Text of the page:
The limos begin pulling up to Alex Rodriguez's North Bay Road mansion at dusk, disgorging one celebrity after another: Owen Wilson, Real Housewives star Lea Black, even murderer-turned-mob-rat Chris Paciello. A-Rod, clad in a navy blazer, checked tie, and Italian loafers, welcomes each with a meaty multimillionaire's paw. Two months earlier, Rodriguez's New York Yankees crashed out of the playoffs as the slugger capped a miserable year with two hits and six strikeouts in 18 at-bats. His last whiff came with two outs in the bottom of the ninth to end the season.
But tonight he's the toast of the town. Art Basel Miami Beach is in full swing, and Rodriguez is hosting a party at his recently completed $24 million, 21,746-square-foot bachelor pad. A-Rod ushers guests into his batting cage overlooking Biscayne Bay, which he has transformed into a temporary art gallery. Giant comic-book-like paintings of bullet holes cover the walls.
"It's got a little bit of a different twist," he tells reporters while celebrity-hungry cameramen circle the room, documenting every moment. "It's fun, right?"
Next door, however, Irwin Friedman isn't enjoying himself. Noise from the soiree seeps into his study, where Friedman is trying to read. For more than a year, he and his wife, Nora, have suffered through construction on A-Rod's ode to his own awesomeness.
Now, the superstar hasn't even moved in yet and his party is already turning the quiet block into a SoBe nightclub. Bowel-trembling beats echo as supermodels clutch champagne flutes and cameramen scuttle everywhere.
That crazy scene was December 2, 2011. Friedman stayed quiet that night, assuming calm would return when Basel ended. He was wrong. Though he rarely saw A-Rod, the star's house became a hive of commercial activity, rented out weekly to one film crew after another to document underwear ads, reality shows, and TV spots.
"They didn't ask me," Friedman says. "They just clogged up the road with their trucks and put a notice in my mailbox advising me that they were shooting next door... This was not a one-time-a-year thing. This was a business."
That business is booming, well beyond A-Rod's casa. In the past five years, Miami Beach has blossomed into an East Coast film industry mecca, doling out nearly 1,000 film permits last year and raking in almost $90 million — nearly twice as much as in 2008. It's no wonder why: Driven by the cheapest permits in America and an abundance of empty or rarely occupied luxury properties, absentee celebrities and shady businessmen are renting out their mansions as movie studios like never before — neighbors be damned.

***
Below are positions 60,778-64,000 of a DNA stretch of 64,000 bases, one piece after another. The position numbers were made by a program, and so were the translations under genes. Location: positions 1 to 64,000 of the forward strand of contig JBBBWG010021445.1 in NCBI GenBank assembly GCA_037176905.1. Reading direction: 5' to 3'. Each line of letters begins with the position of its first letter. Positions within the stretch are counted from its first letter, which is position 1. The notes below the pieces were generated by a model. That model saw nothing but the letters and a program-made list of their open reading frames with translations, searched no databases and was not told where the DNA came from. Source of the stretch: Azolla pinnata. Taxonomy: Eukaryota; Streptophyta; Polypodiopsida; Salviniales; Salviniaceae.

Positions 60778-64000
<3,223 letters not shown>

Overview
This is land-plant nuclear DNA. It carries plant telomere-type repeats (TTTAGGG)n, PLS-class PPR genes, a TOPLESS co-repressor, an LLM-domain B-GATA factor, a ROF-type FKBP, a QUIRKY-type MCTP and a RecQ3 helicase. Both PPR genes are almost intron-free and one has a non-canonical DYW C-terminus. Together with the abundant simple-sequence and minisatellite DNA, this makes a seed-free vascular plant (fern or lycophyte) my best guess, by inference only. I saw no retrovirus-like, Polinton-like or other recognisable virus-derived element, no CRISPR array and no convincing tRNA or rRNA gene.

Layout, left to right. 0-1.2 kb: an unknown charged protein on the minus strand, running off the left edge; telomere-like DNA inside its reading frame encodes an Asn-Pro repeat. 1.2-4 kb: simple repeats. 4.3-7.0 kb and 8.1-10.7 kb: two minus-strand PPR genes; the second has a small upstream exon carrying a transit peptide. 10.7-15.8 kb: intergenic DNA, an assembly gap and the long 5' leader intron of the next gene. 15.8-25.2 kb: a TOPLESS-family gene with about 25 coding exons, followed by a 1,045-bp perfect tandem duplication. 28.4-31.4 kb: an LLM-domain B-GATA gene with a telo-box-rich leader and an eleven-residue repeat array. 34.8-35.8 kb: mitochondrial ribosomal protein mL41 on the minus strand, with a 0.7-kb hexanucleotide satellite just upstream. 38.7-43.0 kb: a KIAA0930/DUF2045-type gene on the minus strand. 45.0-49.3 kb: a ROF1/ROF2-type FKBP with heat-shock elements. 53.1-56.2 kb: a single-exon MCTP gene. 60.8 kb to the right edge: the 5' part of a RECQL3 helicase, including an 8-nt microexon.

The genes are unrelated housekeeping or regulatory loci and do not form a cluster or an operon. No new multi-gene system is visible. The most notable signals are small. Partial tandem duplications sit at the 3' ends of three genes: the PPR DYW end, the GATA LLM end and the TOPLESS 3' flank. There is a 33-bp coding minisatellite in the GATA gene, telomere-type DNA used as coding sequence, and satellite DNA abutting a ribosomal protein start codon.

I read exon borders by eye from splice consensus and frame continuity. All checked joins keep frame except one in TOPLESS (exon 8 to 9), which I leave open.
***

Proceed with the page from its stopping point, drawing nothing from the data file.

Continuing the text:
Friedman, at least, isn't taking it. The 69-year-old Holocaust survivor has become a symbol for fed-up homeowners across Miami Beach as he wages an expensive battle against A-Rod, the city, and its booming film industry by demanding a crackdown on loose regulations and a limit on movie shoots.
His crusade could kill a budding industry, as film execs threaten a boycott that would cost the local economy millions. "It's become a huge industry here," says Jerry Libbin, a city commissioner and the president of the Miami Beach Chamber of Commerce. "And we would not want to do anything to damage it."
But Friedman is calling their bluff. "The city administration wants to shove this goddamn thing down the people's throats," he says. "Sooner or later, people are going to give up and start shooting themselves."
And not with cameras.
Two police cruisers idle outside Villa Vecchia's iron-and-mahogany gate. Their flickering lights throw menacing shadows across scenic Pine Tree Drive. Men hurry in and out, shouting and cursing. Brawny security guards glare at passersby. But this is no crime scene. It's the set of Starz's hit television show Magic City.
"It happens all the time," says next-door neighbor Leah Frand, a pretty blond with impossibly pouty lips and a Pomeranian named Dustin. A former live-in nanny for Britney Spears, Frand is unfazed. "We're used to it by now," she says with a shrug.
As Miami Beach has morphed into movie central, this home has become a star. The week before, Robert Downey Jr. filmed scenes from Iron Man III here. Before that, Telemundo taped telenovelas. Over the past three years, the 84-year-old mansion at 4821 Pine Tree Dr. has hosted shoots on no less than 30 occasions. Yet it's not even the most frequently filmed spot in the neighborhood — more than 100 nearby homes have been converted into for-profit studios for nearly 350 days of shooting. On any given day, there is a professional crew filming something somewhere in Miami Beach.
"Filmmakers are welcome in this city," Commissioner Libbin says. "The industry is in a good spot right now. We've built back what we lost, and we have momentum to go further."
This isn't the first golden age of filming in the 305. By the end of World War I, directors such as Richard Stanton and D.W. Griffith were already using the Magic City as a backdrop for their silent movies, says local historian Paul George. In Stanton's 1919 movie The Jungle Trail, the Miami River was a stand-in for the Amazon. Four years later, Griffith shot The White Rose in Hialeah.